White Heat (1949)
May 15, 2021 1:12 PM - Subscribe

A psychopathic criminal with a mother complex makes a daring break from prison and leads his old gang in a chemical plant payroll heist.

Gang leader Cody Jarrett lives for his mother, planning heists between horrible headaches. During a train robbery that goes wrong, Cody shoots an investigator. Realizing Cody will never be stopped if he knows he's being pursued, authorities plant undercover agent Hank in Cody's cell. When his mother dies, a distraught Cody breaks out of jail, bringing Hank along to join his gang. With Hank in communication with the police, Cody plans a payroll heist.

Eric Henderson: Once again, the most denigrated angle of a Walsh picture is the perception of his ostensible disinterest in the motivation of his “good” characters, and Edmond O’Brien’s portrayal of the undercover inmate “Vic Pardo” is no exception. Without bothering to quote Manny Farber again, I’ll merely counter that O’Brien plays as crucial a role to the film’s success as a cornerstone of Cagney iconography as Cagney’s own bravura tantrums in the mess hall upon learning of his mother’s death. To accept the film’s stabs at Freudianism, take note of the transference of custodial duties between Ma and Pardo in the scene in which Jarrett collapses in the middle of the jailhouse assembly line. Pardo drags Jarrett behind a set of shelves and pulls the writhing mass of shaved nerve-endings up to his lap, urgently massaging the back of his neck in a shot that immediately recalls the earlier moment of familial lust when Ma invites Jarrett onto her lap. It’s over nearly as soon as it started (I can only presume that in those days the Production Code set a strict limit to the number of seconds two males’ bare skin could be in direct contact), but the psychological shift informs the crux of the final betrayal, when Jarrett learns of Pardo’s true identity and nearly dissolves into bitter crying jag. White Heat’s ultimate message: love’s a bitch…even crypto-incestuous love.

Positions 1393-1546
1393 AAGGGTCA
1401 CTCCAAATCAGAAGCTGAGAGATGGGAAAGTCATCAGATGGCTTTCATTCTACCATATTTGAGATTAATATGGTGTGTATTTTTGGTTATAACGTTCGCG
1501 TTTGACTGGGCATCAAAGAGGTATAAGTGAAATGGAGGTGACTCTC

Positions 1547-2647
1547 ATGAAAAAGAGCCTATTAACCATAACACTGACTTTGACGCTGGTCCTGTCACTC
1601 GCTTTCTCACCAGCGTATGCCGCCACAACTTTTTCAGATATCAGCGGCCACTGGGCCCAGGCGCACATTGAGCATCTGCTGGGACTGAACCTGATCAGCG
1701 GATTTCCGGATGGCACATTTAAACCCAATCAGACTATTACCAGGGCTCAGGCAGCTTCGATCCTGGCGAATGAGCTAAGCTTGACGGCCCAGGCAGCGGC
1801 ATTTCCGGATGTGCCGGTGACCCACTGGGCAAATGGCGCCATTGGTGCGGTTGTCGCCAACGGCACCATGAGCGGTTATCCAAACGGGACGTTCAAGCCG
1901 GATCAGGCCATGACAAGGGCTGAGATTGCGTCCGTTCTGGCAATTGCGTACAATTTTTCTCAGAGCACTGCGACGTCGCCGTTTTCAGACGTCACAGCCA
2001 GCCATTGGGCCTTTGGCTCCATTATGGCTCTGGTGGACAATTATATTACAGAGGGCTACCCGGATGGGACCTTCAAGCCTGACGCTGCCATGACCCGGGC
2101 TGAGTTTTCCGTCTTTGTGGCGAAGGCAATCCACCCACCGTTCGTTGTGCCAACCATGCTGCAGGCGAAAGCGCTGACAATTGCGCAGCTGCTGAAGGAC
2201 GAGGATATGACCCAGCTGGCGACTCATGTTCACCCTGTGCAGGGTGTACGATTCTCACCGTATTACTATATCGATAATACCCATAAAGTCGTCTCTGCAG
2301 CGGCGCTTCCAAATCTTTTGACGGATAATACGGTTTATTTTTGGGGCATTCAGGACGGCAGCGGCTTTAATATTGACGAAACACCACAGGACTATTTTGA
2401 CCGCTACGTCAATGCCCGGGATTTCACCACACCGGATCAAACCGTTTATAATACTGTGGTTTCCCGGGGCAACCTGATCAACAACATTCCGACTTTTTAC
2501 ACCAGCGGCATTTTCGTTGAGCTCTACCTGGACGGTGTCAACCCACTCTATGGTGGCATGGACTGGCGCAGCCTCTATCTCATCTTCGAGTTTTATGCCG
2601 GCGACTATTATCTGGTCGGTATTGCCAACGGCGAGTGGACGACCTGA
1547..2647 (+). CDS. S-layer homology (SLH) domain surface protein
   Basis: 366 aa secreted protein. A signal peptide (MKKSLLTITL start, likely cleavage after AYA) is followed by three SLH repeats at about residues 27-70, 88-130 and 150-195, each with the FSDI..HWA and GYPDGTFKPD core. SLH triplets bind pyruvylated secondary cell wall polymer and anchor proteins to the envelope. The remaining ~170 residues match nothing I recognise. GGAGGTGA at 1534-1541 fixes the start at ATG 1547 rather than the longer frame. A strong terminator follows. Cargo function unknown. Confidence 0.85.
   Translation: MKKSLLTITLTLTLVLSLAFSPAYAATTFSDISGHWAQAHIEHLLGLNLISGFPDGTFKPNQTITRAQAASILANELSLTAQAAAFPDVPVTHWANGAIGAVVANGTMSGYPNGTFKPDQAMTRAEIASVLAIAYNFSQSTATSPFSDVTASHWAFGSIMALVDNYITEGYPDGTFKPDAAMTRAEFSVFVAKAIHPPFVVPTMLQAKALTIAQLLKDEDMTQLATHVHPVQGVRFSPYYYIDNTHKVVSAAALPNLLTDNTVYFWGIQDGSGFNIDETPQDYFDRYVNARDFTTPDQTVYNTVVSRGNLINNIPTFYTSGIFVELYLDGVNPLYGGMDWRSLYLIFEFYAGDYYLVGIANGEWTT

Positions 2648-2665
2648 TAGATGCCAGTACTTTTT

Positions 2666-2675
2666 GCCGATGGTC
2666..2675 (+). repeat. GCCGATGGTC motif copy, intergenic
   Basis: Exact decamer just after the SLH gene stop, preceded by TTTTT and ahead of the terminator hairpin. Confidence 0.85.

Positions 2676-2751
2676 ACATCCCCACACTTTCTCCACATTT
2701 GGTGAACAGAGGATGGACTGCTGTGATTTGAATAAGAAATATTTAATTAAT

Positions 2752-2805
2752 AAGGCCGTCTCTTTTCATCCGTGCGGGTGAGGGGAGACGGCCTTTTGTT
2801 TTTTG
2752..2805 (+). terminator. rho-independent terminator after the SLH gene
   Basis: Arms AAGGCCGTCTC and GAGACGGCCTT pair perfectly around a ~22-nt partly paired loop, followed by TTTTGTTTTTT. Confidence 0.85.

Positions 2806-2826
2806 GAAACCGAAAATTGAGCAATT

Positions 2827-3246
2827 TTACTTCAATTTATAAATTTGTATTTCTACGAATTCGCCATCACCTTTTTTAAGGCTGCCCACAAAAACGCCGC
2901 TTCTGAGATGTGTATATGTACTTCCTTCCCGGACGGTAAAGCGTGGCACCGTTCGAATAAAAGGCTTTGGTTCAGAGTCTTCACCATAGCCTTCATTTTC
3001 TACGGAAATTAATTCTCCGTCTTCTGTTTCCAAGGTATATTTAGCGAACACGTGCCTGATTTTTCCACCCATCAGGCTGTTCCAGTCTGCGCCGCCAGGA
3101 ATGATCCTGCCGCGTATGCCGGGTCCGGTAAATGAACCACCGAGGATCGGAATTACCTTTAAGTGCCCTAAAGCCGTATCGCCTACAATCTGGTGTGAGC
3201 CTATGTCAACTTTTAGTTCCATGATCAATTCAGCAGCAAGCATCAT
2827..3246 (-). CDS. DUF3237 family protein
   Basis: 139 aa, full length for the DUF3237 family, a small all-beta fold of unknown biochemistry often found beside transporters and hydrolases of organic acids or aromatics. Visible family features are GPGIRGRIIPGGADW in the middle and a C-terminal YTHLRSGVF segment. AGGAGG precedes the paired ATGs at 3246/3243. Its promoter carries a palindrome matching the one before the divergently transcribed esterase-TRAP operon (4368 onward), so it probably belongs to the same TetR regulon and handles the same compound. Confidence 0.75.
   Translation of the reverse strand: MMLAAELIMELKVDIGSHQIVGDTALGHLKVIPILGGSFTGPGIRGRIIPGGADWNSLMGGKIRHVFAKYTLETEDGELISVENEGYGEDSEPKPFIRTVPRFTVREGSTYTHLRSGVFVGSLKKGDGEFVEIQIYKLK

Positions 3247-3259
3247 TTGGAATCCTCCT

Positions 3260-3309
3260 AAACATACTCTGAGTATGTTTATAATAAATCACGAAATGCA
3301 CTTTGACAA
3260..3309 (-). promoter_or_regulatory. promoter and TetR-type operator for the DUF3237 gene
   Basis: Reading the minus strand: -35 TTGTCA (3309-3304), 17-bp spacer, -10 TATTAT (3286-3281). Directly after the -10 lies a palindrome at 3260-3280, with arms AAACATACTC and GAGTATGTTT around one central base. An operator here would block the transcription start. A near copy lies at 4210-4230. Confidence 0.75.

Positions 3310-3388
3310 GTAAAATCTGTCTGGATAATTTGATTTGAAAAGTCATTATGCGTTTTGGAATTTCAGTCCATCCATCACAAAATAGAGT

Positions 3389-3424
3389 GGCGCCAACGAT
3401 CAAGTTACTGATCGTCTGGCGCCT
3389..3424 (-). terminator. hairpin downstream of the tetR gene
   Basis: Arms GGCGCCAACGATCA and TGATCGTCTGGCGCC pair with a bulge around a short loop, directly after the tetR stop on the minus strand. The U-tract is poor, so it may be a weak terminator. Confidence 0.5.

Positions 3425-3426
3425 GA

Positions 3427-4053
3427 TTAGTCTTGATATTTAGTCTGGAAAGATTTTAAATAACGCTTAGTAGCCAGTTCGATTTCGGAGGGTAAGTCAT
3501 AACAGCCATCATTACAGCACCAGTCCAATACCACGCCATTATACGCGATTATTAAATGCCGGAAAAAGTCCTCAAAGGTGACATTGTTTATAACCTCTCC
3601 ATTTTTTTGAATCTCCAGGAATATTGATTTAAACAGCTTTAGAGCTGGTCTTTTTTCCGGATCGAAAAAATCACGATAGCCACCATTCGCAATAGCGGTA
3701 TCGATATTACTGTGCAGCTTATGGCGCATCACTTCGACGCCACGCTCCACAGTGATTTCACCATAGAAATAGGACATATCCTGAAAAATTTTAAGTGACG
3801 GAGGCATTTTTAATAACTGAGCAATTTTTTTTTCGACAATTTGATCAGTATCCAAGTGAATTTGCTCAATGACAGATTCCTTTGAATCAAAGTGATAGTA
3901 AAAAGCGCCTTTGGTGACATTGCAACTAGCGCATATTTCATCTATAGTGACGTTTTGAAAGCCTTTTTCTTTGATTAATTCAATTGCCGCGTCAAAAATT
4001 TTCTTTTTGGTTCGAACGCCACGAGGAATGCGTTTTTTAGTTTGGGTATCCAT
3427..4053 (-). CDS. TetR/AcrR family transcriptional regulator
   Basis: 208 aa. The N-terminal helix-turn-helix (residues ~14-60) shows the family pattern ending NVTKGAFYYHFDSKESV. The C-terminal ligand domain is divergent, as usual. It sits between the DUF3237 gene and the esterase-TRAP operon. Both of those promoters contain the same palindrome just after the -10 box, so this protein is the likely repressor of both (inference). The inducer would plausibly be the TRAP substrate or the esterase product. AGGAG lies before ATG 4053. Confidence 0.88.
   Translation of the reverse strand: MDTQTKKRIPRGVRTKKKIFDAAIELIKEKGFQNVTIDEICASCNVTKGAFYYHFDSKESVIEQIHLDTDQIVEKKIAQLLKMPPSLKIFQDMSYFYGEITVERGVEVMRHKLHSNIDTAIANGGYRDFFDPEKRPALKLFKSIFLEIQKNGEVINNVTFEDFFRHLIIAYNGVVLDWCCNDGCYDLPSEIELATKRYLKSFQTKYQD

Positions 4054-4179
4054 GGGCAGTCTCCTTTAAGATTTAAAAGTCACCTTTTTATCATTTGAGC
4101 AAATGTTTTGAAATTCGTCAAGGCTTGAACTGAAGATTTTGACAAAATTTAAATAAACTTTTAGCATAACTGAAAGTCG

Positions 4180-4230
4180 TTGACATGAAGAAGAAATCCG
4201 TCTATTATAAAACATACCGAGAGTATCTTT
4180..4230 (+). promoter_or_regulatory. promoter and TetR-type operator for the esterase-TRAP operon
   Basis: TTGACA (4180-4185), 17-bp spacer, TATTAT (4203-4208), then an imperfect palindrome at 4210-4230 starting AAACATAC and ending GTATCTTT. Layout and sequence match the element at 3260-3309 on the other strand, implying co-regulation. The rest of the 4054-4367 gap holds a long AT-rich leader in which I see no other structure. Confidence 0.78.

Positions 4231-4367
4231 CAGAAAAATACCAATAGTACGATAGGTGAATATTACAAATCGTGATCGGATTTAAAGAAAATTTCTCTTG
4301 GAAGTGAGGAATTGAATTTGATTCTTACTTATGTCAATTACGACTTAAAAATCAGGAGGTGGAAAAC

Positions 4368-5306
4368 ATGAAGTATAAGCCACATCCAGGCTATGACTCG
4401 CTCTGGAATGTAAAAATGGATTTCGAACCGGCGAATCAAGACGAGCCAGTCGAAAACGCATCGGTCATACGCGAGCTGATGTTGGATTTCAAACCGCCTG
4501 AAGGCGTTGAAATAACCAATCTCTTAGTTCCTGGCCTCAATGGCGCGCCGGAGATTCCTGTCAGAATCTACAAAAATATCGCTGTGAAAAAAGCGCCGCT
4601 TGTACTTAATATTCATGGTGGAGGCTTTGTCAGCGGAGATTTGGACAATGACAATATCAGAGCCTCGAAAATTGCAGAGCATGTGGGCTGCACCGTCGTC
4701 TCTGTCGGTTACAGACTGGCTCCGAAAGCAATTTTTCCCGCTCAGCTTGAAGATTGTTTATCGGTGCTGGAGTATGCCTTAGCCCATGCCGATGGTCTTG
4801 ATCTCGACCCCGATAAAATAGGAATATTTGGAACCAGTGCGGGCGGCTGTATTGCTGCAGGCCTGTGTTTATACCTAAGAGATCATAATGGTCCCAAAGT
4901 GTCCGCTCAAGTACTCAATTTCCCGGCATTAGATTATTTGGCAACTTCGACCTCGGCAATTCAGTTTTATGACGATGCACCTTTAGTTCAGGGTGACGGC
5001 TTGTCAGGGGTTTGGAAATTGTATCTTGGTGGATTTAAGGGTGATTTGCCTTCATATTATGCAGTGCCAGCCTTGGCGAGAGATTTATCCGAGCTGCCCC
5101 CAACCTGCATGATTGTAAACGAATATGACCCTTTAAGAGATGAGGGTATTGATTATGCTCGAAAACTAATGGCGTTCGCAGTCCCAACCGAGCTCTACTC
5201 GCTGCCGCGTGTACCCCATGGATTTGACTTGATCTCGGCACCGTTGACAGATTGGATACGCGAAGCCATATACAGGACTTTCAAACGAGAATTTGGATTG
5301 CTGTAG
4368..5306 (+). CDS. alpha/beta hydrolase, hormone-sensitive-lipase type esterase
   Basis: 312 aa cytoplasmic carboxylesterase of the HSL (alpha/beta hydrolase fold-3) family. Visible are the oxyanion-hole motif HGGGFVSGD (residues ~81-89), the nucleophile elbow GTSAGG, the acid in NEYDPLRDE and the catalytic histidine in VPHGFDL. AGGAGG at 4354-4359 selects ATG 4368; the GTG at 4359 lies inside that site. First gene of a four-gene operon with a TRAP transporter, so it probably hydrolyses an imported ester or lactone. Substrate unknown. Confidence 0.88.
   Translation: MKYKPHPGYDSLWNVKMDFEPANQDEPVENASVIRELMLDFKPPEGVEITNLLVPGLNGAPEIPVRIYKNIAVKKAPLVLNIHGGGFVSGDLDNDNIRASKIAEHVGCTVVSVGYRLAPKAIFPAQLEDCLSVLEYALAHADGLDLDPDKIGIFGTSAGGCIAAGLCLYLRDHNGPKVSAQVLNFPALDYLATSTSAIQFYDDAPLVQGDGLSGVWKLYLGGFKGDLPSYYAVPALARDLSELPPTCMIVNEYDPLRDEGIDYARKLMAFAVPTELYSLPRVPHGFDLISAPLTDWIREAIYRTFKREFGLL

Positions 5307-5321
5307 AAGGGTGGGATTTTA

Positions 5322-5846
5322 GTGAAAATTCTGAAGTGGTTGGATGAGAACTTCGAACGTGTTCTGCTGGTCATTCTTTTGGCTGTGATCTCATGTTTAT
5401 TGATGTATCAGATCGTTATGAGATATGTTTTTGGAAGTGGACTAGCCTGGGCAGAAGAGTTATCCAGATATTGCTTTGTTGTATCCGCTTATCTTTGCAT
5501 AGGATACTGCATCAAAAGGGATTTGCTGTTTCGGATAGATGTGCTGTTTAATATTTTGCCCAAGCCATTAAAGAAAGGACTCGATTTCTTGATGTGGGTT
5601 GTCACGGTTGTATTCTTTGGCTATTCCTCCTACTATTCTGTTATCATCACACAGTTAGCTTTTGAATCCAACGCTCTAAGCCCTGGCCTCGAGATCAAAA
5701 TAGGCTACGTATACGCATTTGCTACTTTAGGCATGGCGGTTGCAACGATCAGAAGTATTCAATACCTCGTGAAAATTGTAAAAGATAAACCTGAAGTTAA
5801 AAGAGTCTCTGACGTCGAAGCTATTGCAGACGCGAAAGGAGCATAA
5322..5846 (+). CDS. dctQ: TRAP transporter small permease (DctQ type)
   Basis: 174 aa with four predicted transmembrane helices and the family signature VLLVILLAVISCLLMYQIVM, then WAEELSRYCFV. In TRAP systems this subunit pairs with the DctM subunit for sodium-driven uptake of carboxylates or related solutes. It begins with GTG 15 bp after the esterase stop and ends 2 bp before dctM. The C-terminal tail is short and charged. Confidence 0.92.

Danielle Solzman: One of the ideas to come out of White Heat is the idea of a gangster having a mental illness. We also see a character with a strong attachment to his mother. While I haven’t seen Psycho yet, this mother-son complex certainly begs a comparison between character relationships in the two films. Don’t worry because I’ll be watching the Hitchcock film in due time. Perhaps the two films could make for the perfect double feature?

It isn’t only that Cagney was away from the genre for so long. The actor, who grew to fame with the Warner Brothers gangster dramas, was also away from the studio. He made the decision to walk away in 1942 after starring in Yankee Doodle Dandy. The role would win him an Oscar but his Warner days were done for the time being. Of course, he came back for White Heat. Following the film, he would go on to make a few more films with the studio through 1955. If Jack Warner had his way, it’s very well possible that Cagney might not have even been considered. The fact is that co-writers Ivan Goff and Ben Roberts had suggested the veteran actor for the role. Watching the film now, it’s honestly hard to imagine anybody else in the role.

White Heat still remains one of the greatest gangster films of all time.

Robert Ellis: How violent and sadistic can movies get? This picture is more brutal and raw than any since the Warner's cycle of gang films in the late 30's. The story of a crazy gunman and his "moll" and cops and his flaming robberies. What a sad story that Cagney, a man of intelligence and taste, could not succeed making pictures of artisty and had to come back to Warners and make this tripe. I'll be he's not a very happy man.

posted by Carillon (1 comment total) 1 user marked this as a favorite
I liked this movie a lot, but really felt that the code had a negative impact on this film. Just the insistence on the cops and knowing that Cody was going to have to get his comeuppance. Still really fun and interesting.
posted by Carillon at 1:50 PM on May 15, 2021

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